Ukrainian farmers lament razed-field losses

Courtesy of Pavlo Serhienko
A wheat farm burns following Russian shelling in Vasylivka, Zaporizhzhia, in mid-June.

Russia is targeting Ukrainian farmland, damaging unharvested grains and essential farming equipment.

Farmers are increasingly expressing concern over their future livelihoods in the face of the seemingly never-ending war.

“Everything I built up over the years has been destroyed,” farmer Serhiy Grigoryev told The Yomiuri Shimbun in mid-September.

Grigoryev, 53, grew wheat, barley and sunflowers on the outskirts of Bakhmut in the eastern Donetsk Oblast, but Russian shelling since May has left about 700 hectares of his wheat fields in ashes. The shelling, which extended to Grigoryev’s warehouse and other buildings, also destroyed tillers and tractors.

“Russian troops are targeting agricultural land,” Grigoryev said angrily.

Similar fires have been reported across southern Ukraine.

In the city of Vasylivka in Zaporizhzhia Oblast, Russian firepower razed about 200 hectares of Pavlo Serhienko’s arable land, which he used to grow wheat, barley and other crops.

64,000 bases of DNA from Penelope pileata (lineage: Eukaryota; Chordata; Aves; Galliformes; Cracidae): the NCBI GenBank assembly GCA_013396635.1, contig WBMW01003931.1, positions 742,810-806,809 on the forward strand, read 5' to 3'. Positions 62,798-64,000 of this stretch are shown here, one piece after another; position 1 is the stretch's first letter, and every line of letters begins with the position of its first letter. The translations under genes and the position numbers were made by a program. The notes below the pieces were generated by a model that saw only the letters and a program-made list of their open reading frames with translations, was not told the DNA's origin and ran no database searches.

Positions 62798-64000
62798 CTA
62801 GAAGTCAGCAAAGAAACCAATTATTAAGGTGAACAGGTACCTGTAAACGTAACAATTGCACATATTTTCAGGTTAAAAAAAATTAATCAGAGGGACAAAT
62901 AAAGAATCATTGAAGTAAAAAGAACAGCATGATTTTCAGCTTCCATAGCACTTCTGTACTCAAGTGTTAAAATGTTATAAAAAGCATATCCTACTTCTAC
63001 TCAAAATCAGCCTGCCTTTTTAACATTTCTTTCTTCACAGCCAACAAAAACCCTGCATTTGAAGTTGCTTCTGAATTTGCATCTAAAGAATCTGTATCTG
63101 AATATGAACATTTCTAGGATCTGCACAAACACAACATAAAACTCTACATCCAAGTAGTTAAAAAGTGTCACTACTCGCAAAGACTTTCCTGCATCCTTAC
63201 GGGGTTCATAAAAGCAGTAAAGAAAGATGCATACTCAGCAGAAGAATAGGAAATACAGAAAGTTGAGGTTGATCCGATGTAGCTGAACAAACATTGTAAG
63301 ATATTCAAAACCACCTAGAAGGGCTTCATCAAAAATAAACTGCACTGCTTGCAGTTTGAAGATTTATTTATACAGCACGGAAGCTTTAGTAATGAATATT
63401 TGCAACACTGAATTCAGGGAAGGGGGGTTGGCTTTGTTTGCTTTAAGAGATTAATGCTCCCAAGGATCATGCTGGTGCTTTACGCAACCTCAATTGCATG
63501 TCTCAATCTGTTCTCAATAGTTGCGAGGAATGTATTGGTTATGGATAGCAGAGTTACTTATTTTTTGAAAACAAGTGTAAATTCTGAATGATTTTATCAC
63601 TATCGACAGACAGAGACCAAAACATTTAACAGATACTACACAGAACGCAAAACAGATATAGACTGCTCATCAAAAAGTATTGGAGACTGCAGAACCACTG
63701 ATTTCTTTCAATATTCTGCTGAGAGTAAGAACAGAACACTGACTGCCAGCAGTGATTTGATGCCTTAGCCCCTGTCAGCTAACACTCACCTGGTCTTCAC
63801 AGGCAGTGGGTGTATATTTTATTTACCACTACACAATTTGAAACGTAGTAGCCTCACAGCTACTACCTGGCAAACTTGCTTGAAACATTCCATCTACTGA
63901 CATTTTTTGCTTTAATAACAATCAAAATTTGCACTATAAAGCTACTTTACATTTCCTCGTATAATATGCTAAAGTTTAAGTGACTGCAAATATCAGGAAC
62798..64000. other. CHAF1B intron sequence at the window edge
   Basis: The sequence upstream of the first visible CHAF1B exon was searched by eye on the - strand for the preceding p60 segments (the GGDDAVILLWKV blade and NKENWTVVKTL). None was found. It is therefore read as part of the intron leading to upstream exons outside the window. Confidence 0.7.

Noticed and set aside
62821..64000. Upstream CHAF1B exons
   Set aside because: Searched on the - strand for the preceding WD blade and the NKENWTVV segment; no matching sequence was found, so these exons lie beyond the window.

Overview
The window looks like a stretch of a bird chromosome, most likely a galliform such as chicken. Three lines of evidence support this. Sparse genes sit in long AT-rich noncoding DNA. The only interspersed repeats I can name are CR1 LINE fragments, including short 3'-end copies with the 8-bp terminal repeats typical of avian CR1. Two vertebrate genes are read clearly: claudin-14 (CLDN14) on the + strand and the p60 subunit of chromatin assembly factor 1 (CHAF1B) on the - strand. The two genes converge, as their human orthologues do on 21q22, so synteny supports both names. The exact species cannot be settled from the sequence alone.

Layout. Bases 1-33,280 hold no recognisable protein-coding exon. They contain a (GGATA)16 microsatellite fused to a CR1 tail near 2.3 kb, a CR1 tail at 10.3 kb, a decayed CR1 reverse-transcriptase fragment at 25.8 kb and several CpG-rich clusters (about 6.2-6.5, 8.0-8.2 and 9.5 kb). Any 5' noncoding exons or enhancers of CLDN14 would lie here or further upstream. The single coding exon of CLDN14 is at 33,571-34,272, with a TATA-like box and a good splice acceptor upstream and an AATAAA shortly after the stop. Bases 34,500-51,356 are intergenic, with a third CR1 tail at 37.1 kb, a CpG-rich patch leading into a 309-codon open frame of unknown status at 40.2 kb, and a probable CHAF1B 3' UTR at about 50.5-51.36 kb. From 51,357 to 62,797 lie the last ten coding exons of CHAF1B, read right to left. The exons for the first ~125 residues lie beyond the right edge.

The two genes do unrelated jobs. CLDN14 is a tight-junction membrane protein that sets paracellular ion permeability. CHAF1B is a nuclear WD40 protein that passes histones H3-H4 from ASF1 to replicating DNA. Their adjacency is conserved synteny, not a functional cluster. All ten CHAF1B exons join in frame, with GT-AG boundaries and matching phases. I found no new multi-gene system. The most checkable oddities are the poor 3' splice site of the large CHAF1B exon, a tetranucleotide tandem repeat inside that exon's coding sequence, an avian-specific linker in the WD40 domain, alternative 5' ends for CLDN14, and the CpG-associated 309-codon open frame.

“The bombs started raining down when I was cutting and sowing,” said Serhienko, 24, who explained that Russian troops were only about 3 kilometers from his fields. Serhienko has estimated his losses to be about 200 million hryvnias (about ¥760 million).

Farming in war-torn Ukraine has also been heavily impacted by soaring prices of fuel, fertilizer and other related commodities. Ukraine is one of the world’s leading food suppliers — mainly of wheat — and the farming environment is getting every-tougher.

“It’s frightening that destruction is chosen over the pursuit of development and prosperity in the 21st century,” Serhienko said. “I wonder if this war will ever end.”

Police in Kherson Oblast, southern Ukraine, said Russia is continuing to intermittently target agricultural land.

Firefighting is a dangerous undertaking, which makes it difficult to mobilize large numbers of people to help extinguish blazes. Firefighting is not permitted in some areas occupied by the Russian military,

“Russia continues to destroy crops on purpose,” the police said.

The police are investigating cases of firebombing under national laws on war crimes.